WASHINGTON — With a budget truce revving the government back to life, the White House and congressional Republicans pledged Monday to use December talks to champion divergent spending priorities that have so far been irreconcilable. The GOP signaled possible give on its prized tax cut.
Democrats and Republicans alike seemed relieved that the longest-ever partial federal shutdown was ending, a six-day ordeal that had both parties fearing retribution by disgusted voters. But there was doggedness, too, and White House spokesman Mike McCurry warned, “We’ll be right back where we were” unless the two sides strike a budget deal by mid-December.
A day after bipartisan leaders shook hands on a pact reopening government through Dec. 15, the House overwhelmingly approved the measure 421-4 and shipped it to President Clinton for his signature. The legislation commits both sides to seeking a balanced budget in seven years using congressional economic calculations, which Republicans had demanded for months, and to protect social programs, as the White House insisted. It was approved Sunday by the Senate.
Before recessing for Thanksgiving, the House also gave final congressional blessing to the GOP plan for balancing the budget by 2002 on a mostly party-line 235-192 vote. It would overhaul Medicare, slice scores of programs and trim taxes for millions.
Rep. James B. Longley voted for the plan; Rep. John Baldacci voted against it.
Clinton’s long-promised veto of that measure will serve as the starter’s flag for bargaining that Republican leaders said they hoped would begin next Monday. With those sessions in mind, the GOP prepared to send a letter to Clinton asking that he provide them with a detailed, seven-year budget balancing plan of his own next week.
The president had long said that the GOP’s seven-year, budget balancing timetable would force overly harsh spending cuts. Democrats said Monday that to meet that schedule, the key in upcoming negotiations would be to force Republicans to shrink their planned $245 billion tax break for families and businesses.
“Well, I think that has to be on the table,” responded House Speaker Newt Gingrich, R-Ga., on NBC’s “Today” program. Trimming the tax cut would make things easier for politicians and bureaucrats, but “harder for parents,” he added.
Both sides said they were mulling plans for the structure of their negotiations. But for now, each stressed that going in, they had achieved what they wanted.
“If we do what we should do between now and Dec. 15, it won’t make any difference who won and who lost,” said Senate Majority Leader Bob Dole, R-Kan. But he couldn’t resist adding: “I think we won. We didn’t blink.”
That’s not how Democrats saw it.
“The president got what we wanted,” boasted White House Chief of Staff Leon Panetta on ABC’s “Good Morning America,” saying the administration got Republicans to promise to protect Medicare, Medicaid, education, the environment and aid to working families from severe reductions.
Panetta insisted that the administration had surrendered little in accepting the GOP’s timetable, saying it was spending levels for important social programs that really counted. On NBC’s “Today,” he even seemed to hedge a bit on the timetable itself.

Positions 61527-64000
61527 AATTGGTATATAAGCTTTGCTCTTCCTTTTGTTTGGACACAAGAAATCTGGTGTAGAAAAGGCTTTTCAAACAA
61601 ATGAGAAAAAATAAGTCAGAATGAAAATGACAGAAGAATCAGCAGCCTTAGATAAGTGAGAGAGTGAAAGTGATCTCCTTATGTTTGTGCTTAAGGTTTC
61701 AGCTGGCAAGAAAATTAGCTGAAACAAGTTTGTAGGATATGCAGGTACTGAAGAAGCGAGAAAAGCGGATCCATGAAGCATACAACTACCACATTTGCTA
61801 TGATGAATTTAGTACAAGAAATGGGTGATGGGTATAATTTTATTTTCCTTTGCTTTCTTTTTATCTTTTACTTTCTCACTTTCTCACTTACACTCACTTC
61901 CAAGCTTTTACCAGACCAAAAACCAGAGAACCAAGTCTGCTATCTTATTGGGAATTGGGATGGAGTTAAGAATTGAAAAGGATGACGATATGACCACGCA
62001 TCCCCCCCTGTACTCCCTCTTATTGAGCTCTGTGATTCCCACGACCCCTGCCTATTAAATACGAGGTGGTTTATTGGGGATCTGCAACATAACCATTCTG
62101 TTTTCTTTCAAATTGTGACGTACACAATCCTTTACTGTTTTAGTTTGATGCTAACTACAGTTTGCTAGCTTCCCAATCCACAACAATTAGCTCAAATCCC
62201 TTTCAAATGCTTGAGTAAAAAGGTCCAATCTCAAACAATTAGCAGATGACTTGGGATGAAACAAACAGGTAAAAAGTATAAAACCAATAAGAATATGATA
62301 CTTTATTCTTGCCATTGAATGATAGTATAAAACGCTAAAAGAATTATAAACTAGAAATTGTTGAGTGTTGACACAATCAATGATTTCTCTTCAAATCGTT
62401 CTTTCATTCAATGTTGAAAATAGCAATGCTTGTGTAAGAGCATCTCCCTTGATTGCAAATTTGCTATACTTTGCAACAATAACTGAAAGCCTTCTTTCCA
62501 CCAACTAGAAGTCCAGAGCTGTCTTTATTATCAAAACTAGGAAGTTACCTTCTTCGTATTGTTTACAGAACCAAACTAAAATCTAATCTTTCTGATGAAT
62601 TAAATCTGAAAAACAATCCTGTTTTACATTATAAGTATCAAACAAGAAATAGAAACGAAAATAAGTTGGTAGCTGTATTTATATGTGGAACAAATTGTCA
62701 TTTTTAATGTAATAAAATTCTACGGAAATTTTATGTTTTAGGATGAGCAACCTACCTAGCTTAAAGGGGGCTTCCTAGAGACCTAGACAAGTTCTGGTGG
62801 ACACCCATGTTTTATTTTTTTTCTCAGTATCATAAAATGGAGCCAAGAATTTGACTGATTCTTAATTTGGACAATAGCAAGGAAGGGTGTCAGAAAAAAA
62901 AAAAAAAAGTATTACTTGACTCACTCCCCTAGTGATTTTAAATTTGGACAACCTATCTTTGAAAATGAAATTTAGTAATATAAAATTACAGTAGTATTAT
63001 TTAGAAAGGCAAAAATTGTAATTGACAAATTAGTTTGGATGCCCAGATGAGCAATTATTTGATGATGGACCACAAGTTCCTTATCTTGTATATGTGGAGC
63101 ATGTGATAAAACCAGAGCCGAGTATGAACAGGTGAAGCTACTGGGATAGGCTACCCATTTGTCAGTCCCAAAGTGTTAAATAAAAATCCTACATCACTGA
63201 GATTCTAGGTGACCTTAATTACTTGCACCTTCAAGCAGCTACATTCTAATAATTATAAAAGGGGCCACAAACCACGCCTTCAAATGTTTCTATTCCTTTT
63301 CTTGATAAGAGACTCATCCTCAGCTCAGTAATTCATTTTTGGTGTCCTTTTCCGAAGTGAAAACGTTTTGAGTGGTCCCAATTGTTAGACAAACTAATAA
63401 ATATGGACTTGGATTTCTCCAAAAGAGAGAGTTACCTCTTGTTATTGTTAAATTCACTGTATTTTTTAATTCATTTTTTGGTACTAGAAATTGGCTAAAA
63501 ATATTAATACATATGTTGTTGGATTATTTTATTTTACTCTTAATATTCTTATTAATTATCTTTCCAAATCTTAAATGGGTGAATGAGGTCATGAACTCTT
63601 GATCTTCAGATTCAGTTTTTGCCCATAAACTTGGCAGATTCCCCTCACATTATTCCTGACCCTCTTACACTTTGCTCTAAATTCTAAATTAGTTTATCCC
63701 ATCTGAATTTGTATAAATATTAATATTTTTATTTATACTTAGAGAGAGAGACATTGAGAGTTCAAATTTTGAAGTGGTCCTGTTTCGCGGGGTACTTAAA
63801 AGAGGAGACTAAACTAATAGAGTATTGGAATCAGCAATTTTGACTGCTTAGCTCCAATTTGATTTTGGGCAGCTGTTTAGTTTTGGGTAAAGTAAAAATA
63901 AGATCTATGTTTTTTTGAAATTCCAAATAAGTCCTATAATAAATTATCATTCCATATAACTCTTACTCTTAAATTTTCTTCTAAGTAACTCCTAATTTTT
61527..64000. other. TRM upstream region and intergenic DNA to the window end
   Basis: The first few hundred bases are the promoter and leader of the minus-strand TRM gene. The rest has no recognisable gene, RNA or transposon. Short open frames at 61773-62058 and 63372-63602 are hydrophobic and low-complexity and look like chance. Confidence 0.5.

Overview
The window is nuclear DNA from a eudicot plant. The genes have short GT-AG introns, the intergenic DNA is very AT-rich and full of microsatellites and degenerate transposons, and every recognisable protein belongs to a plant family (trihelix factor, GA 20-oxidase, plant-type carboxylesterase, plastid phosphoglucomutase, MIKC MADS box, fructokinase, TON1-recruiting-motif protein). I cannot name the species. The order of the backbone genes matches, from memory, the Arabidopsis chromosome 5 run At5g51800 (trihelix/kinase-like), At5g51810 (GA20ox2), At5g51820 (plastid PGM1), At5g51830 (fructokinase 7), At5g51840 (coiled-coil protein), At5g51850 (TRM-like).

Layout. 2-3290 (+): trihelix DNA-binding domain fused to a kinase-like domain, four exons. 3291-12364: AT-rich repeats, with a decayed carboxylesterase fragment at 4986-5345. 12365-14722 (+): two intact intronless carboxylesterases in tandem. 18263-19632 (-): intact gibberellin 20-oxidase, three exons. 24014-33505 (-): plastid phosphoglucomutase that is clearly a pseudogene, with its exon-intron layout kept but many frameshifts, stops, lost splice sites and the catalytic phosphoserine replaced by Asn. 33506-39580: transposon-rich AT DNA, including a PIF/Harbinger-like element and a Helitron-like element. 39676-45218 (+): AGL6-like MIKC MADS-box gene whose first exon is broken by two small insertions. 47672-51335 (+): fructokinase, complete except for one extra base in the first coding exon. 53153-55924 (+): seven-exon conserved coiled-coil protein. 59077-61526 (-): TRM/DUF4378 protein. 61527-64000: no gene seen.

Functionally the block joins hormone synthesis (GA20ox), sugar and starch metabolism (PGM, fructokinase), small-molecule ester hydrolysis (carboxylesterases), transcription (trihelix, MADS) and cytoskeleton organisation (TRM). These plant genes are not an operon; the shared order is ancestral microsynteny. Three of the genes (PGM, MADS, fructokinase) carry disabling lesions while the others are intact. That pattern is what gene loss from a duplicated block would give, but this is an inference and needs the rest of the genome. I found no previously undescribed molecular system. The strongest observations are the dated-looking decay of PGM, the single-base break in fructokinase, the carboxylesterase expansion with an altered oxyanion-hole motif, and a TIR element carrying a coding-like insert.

“If we can work out an agreement that protects those priorities, we can do it in seven years or eight years,” Panetta said. “But the important thing is protecting those priorities, and that’s what we got in the agreement last night.”
Those remarks infuriated Republicans, who noted that the Sunday agreement called for an elimination of annual deficits “not later than fiscal year 2002.”
“Seven years is not going up,” said House Appropriations Committee Chairman Bob Livingston, R-La. “He committed to seven years last night, and we’re going to hold him to it.”
Though the talk was tough from both sides, it was serene compared with the testy mood that had dominated the Capitol for days. In one indicator of easing tensions, Rep. Jim Moran, D-Va., apologized to Rep. Randy “Duke” Cunningham, R-Calif., for shoving him Friday just outside the House chamber, saying the parties’ “battle of ideas” should be settled “in a nonviolent way.”
Sunday’s agreement sent about 700,000 federal workers back to their jobs Monday, following another 100,000 who returned earlier as bills financing several agencies were signed. That meant that the Grand Canyon and Smithsonian museums reopened to tourists, the Commerce Department resumed tracking economic statistics, and overseas embassies could issue visas to travelers.
The bill would pay all furloughed federal employees for the work they missed.
The end of the shutdown served both sides’ short-term political purposes. Public opinion polls showed Republicans were being blamed by about 2-to-1 for the crisis. But Democrats were finding it increasingly hard to defend the president’s initial refusal to endorse a seven-year balanced-budget schedule, and the White House worried that it could face an embarrassing defeat in Congress.
Voting against the measure reopening shuttered agencies were Reps. Wes Cooley, R-Ore.; Major Owens, D-N.Y.; Steve Stockman, R-Texas; and Pat Williams, D-Mont.